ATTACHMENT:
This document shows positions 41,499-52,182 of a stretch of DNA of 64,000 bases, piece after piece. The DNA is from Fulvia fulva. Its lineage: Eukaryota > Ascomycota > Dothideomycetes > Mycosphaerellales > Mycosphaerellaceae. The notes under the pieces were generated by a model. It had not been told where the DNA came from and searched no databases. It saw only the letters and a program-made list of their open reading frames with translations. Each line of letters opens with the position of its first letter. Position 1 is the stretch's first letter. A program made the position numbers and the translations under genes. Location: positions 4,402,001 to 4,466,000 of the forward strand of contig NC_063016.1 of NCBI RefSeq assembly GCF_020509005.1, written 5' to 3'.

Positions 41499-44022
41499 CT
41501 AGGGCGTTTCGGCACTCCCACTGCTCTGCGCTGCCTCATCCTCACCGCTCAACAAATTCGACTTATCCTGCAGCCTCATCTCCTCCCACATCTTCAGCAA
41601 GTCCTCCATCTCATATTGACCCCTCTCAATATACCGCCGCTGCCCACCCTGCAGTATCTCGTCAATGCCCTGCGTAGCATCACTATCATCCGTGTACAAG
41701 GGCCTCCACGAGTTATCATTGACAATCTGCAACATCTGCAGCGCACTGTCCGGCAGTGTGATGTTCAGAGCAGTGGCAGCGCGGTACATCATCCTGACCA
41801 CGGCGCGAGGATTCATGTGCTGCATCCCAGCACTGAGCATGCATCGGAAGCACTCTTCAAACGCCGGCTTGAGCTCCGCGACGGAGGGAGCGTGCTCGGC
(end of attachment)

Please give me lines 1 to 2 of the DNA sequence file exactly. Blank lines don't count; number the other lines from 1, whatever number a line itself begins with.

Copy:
This document shows positions 41,499-52,182 of a stretch of DNA of 64,000 bases, piece after piece. The DNA is from Fulvia fulva. Its lineage: Eukaryota > Ascomycota > Dothideomycetes > Mycosphaerellales > Mycosphaerellaceae. The notes under the pieces were generated by a model. It had not been told where the DNA came from and searched no databases. It saw only the letters and a program-made list of their open reading frames with translations. Each line of letters opens with the position of its first letter. Position 1 is the stretch's first letter. A program made the position numbers and the translations under genes. Location: positions 4,402,001 to 4,466,000 of the forward strand of contig NC_063016.1 of NCBI RefSeq assembly GCF_020509005.1, written 5' to 3'.

Positions 41499-44022